NEW YORK (GenomeWeb News) – Genomas has won a $1.4 million grant from the National Institutes of Health to develop pharmacogenomic technology that will help doctors predict drug efficacy and side-effect risk for neuropsychiatric disease patients.

The company plans to use the Small Business Innovation Research grant to continue developing its PhyzioType Systems, which use genetic polymorphisms found through array genotyping and an algorithm to help doctors develop personalized drug prescriptions for antidepressants and antipsychotics.

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23andMe's Anne Wojcicki ponders DNA and what it means to be human in a New York Times essay.

A new estimate places the last universal common ancestor to life on Earth as living 3.9 billion years ago, Inverse reports.

In PNAS this week: retinitis pigmentosa gene therapy, role of microbiome in growth stunting, and more.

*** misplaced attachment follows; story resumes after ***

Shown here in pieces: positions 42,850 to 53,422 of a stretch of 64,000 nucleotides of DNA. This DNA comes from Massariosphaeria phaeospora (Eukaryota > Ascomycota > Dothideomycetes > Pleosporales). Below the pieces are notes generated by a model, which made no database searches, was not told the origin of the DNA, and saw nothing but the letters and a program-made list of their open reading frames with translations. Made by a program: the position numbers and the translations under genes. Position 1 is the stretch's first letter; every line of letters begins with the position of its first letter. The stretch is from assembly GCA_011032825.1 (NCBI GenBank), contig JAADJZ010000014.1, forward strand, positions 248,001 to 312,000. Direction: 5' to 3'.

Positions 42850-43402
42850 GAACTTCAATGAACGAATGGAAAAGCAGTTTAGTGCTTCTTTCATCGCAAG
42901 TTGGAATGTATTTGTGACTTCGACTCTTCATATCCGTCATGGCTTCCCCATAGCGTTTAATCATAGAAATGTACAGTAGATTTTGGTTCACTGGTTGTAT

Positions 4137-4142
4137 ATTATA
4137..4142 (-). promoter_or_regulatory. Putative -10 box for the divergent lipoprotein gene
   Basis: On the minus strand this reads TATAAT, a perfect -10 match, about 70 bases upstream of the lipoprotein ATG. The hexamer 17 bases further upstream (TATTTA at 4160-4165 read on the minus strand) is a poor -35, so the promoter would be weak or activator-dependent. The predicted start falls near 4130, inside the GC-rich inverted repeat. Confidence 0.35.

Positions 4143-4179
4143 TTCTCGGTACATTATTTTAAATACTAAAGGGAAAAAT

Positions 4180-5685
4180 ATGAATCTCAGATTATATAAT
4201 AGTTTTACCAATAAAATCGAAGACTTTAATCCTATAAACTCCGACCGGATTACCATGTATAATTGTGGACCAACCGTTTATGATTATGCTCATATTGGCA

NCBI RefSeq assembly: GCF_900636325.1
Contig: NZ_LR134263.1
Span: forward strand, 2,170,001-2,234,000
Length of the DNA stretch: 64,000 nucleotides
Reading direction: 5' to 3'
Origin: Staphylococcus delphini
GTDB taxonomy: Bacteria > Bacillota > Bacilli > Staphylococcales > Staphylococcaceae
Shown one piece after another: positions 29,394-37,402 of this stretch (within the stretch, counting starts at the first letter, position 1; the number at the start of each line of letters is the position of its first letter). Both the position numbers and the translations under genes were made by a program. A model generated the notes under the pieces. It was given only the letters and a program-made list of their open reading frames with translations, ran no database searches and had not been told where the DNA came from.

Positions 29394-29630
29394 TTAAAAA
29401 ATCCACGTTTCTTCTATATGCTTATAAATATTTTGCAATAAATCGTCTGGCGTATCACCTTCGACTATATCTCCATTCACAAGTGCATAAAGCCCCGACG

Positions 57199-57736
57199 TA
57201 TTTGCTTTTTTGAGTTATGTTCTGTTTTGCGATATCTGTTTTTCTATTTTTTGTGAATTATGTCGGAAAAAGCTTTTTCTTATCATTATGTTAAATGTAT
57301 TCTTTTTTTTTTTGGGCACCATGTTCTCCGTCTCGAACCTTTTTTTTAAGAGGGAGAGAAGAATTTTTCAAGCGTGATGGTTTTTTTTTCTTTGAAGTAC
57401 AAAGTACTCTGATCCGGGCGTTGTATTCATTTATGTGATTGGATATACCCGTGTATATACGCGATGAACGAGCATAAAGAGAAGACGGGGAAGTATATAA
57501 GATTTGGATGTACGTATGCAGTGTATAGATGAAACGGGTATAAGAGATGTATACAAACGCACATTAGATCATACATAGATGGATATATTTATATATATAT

Bloomberg reports that researchers and drug companies are modeling anti-obesity treatments after the rare genetic condition essential fructosuria.

Aug
27
Sponsored by
Qiagen

This webinar offers a look at how an advanced genetics laboratory implemented and validated a commercial bioinformatics system to help scale its operations.

Sep
18
Sponsored by
Horizon Discovery

In this webinar, Kevin Balbi, head of bioinformatics at Sarah Cannon Molecular Diagnostics, will discuss the validation of targeted sequencing panels on the Ion Torrent platform using Horizon Discovery’s Tru-Q controls. 

Oct
02
Sponsored by
Roche

In the last few years several molecular testing methodologies — such as immunohistochemistry, PCR, and sequencing — have been approved by the US Food and Drug Administration to aid in the management of patients with lung cancer.